Research Papers: Gas Turbines: Industrial & Cogeneration

Three-Dimensional Modeling for Wet Compression in a Single Stage Compressor Including Liquid Particle Erosion Analysis

[+] Author and Article Information
Jobaidur R. Khan, Ting Wang

Energy Conversion and Conservation Center, University of New Orleans, New Orleans, LA 70148-2220

J. Eng. Gas Turbines Power 133(1), 012001 (Sep 27, 2010) (13 pages) doi:10.1115/1.4001828 History: Received April 09, 2010; Revised April 27, 2010; Published September 27, 2010; Online September 27, 2010

Gas turbine inlet fog/overspray cooling is considered as a simple and effective method to increase power output. To help understand the water mist transport in the compressor flow passage, this study conducts a 3D computational simulation of wet compression in a single rotor-stator compressor stage using the commercial code FLUENT . A sliding mesh scheme is used to simulate the stator-rotor interaction in a rotating frame. Eulerian–Lagrangian method is used to calculate the continuous phase and track the discrete (droplet) phase. Models to simulate droplet breakup and coalescence are incorporated to take into consideration the effect of local acceleration and deceleration on water droplet dynamics. Analysis on the droplet history (trajectory and size) with stochastic tracking is employed to interpret the mechanism of droplet dynamics under the influence of local turbulence, acceleration, diffusion, and body forces. A liquid-droplet erosion model is included. The sensitivity of the turbulence models on the results is conducted by employing six different turbulence models and four different time constants. The result shows that the local thermal equilibrium is not always achieved due to short residence time and high value of latent heat of water. Local pressure gradients in both the rotor and stator flow passages drive up the droplet slip velocity during compression. The erosion model predicts that the most eroded area occurs in the leading edge and one spot of the trailing edge of the rotor suction side.

Copyright © 2011 by American Society of Mechanical Engineers
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Figure 8

Water droplet trace with droplets’ relative Reynolds number (one in every five droplets have been shown)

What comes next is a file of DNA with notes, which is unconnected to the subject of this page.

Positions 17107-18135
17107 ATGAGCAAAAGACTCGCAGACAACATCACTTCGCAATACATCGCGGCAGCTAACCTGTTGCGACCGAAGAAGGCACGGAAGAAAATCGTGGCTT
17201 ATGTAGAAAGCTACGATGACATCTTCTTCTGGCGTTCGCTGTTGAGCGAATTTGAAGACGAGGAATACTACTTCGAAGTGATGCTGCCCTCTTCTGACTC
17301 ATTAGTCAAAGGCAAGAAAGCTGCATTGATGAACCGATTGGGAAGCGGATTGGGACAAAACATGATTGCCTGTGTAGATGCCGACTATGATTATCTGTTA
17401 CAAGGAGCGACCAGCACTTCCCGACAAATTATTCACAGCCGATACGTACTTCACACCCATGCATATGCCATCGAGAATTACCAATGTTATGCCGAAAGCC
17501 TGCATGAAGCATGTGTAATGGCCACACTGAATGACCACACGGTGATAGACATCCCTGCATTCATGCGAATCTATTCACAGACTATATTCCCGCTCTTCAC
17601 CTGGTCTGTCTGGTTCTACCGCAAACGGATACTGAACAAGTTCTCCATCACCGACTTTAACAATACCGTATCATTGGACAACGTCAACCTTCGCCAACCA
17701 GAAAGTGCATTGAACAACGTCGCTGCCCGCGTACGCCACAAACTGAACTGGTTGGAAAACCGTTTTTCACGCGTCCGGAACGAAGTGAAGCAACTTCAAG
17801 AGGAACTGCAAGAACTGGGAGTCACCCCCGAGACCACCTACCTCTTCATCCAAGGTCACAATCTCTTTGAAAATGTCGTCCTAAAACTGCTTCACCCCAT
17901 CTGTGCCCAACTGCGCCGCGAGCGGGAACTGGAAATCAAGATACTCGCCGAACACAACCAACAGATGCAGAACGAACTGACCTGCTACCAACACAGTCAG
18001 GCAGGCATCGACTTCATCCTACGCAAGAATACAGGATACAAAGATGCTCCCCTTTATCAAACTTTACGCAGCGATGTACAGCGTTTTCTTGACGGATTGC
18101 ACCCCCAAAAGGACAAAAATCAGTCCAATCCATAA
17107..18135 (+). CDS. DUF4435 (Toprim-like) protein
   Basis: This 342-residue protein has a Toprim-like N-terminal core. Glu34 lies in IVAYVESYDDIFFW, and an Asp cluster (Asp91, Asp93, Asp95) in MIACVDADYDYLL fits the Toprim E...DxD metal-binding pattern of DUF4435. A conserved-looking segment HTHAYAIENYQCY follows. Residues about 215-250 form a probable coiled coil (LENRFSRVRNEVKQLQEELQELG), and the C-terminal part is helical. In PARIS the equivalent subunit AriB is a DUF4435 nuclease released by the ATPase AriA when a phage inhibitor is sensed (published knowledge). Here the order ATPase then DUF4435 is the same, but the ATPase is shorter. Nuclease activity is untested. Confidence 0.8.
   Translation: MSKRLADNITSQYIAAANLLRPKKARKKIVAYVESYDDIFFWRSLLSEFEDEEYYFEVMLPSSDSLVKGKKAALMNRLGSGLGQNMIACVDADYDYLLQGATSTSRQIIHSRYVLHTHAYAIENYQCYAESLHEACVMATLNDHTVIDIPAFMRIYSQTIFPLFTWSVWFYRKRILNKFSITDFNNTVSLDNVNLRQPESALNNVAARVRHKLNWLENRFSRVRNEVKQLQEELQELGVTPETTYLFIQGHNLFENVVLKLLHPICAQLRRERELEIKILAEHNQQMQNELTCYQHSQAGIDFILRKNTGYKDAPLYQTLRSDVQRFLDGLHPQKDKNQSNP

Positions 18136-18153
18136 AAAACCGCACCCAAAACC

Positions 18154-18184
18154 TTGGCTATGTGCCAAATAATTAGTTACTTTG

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Figure 9

(a) Contour of the pressure coefficient on the rotor and stator surfaces on three radial planes for the fogging case; variation in the pressure coefficient across the rotor and stator surfaces (b) for the baseline case and (c) for the fogging case

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Figure 11

Liquid concentration (a) on four different axial planes and (b) on three different radial planes

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Figure 12

(a) Blade erosion on the suction side of the rotor and pressure side of the stator. (b) Blade erosion on the pressure side of the rotor and suction side of the stator. Arrows show the flow direction.

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Figure 1

Meshes for the rotor and stator (the mesh number is reduced for visual clarity)

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Figure 2

(a) Periodic meshes; (b) close-up view of one pitch of the inlet, rotor, and stator

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Figure 3

Selected surfaces for analysis (three radial, three axial, and one circumferential plane). The cross marks show the water injection locations

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Figure 4

Flow and blade angles and the velocity diagrams at the mean diameter

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Figure 5

(a) Static pressure distribution for baseline case in different radial planes; (b) stagnation pressure distribution on the rotor surface for baseline on the suction surface, leading edge, and pressure surface; (c) static pressure distribution for fogging case on different radial planes and over the hub; and (d) stagnation pressure distribution for fogging case across the rotor surface

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Figure 6

(a) Static temperature distribution for baseline case (no fogging) on three radial planes; 6 (b) temperature distribution for fogging case on different radial planes and hub surface

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Figure 7

(a) Secondary flow moving towards the suction surface at 20% chord length from the stator leading edge Data points are reduced for clarity. The main flow is moving into the paper. The plane of projection in this figure is the red (third) plane shown in Fig. 3; (b) Secondary flow near the stator exit. Data points are reduced for clarity. The main flow is moving into the paper. The plane of projection in this figure is the black (rightmost) plane shown in Fig. 3.

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Figure 10

Water droplet trace with diameter. Red dots shows coalescence



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